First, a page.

Reasons to think that the Premier League is not in control of its own destiny

by Tony Attwood

Gary Hoffman has left his job as chair of the Premier League after just 18 months in the job.

The reason is that the 18 clubs other than Newcastle and Manchester City didn’t like the way they were not consulted over giving the Saudi sovereign wealth fund the ok to buy Newcastle.  It seems the clubs were simply sent an email to say the deal was done, after the media started to run the story.

There had previously been anger about his engagement in Project Big Picture – a plan arranged by Liverpool and Manchester United wherein the big clubs would take over control of the running of the Premier League, and in return would agree to more money filtering down the pyramid.   He was also in charge when the Super League project broke.

It is thought that a number of clubs (excluding Newcastle and Manchester City in particular) have been in favour of new laws to restrict ludicrous sponsorship deals such as Official Tractor Sponsor, and “related party transactions” which involve organisations involved in the club, then giving extra money to the club by way of alleged sponsorship of another one of their businesses.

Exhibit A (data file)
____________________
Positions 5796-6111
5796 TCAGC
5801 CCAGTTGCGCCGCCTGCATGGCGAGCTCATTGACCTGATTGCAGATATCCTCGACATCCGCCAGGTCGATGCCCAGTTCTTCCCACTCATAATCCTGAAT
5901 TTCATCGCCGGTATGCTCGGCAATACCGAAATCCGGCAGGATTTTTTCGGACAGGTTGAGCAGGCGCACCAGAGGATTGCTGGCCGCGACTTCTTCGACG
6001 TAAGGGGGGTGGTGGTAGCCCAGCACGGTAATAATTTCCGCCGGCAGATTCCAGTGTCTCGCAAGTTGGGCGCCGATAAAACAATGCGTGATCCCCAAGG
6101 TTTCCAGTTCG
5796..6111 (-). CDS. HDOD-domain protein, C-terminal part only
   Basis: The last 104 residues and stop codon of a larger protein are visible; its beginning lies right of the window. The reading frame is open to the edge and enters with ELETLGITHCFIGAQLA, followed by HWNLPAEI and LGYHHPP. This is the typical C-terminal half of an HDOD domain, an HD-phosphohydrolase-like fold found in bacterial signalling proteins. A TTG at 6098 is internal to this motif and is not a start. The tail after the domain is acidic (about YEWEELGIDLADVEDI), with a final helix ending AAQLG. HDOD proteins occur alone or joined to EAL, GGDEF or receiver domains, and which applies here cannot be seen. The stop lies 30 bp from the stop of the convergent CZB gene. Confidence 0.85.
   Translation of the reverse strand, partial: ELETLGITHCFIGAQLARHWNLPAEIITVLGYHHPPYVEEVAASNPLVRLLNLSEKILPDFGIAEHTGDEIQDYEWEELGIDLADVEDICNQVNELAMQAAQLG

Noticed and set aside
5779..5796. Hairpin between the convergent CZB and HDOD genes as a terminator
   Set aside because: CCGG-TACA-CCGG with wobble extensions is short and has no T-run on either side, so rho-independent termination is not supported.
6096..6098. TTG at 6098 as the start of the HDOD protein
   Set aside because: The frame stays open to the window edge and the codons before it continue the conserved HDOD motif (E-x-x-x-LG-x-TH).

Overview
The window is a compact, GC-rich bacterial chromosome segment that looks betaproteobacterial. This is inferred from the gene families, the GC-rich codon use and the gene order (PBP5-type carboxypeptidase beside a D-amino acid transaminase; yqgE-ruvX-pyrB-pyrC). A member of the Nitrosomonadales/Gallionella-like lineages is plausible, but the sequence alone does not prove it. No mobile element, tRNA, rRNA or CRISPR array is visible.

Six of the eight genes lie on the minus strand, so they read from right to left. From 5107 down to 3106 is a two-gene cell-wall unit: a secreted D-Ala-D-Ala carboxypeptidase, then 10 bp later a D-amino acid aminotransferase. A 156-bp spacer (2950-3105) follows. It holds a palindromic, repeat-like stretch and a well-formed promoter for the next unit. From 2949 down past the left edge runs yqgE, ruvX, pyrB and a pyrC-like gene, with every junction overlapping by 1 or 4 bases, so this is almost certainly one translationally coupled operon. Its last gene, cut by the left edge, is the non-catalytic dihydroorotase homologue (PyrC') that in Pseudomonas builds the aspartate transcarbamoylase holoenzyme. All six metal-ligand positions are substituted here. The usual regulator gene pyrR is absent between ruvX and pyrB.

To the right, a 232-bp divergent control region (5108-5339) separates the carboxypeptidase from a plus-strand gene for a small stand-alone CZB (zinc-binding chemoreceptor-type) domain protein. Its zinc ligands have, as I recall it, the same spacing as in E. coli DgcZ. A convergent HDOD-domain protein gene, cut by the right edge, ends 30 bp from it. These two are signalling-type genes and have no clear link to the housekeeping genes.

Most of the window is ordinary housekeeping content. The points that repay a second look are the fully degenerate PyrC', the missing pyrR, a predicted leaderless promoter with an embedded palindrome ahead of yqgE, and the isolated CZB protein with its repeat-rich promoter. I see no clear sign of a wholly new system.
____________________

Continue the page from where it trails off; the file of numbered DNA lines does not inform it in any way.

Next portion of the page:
And it is not just the making of crazy sponsorship that is causing the problem, it is also the fact that there seems to be no relationship between the deal and the actual market value of the deal.  They are just ways of making more money and thus endlessly breaking Financial Fair Play rules.

The plan is that the Premier League clubs will meet on 30 November to change their rule book so that further commercial deals involving a company outside the club will have to be approved by the Premier League first.

All of which just looks like kicking out a man they don’t like.  Except that it reveals some pretty appalling facts about the way the Premier League is run.

For example, the guy ran the PL, decided that the Saudi takeover of Newcastle was a jolly good idea and then, as an afterthought said to himself, “perhaps I ought to tell the clubs.  I’ll send them an email.”

At one level that looks utterly ludicrous, but then we already know that the Premier League has allowed itself to get into the position in which it has no control at all over the organisation that is in charge of the referees.

Now of course we might say that this is fine.  You don’t want clubs influencing which referee gets which match, as happened in Italy.  But on the other hand, the PGMO is currently operating in such a way that one referee, who last season awarded more fouls per match against Arsenal than anyone else except Mike Dean (who was restricted to one match) will take charge of a third of all Arsenal games this season.  (At least he will if the current pattern is maintained, and our protests have no effect).

So the clubs can do nothing about weird stuff happening within PGMO, and seemingly also don’t control the management of the League and don’t have the power to influence who owns a club.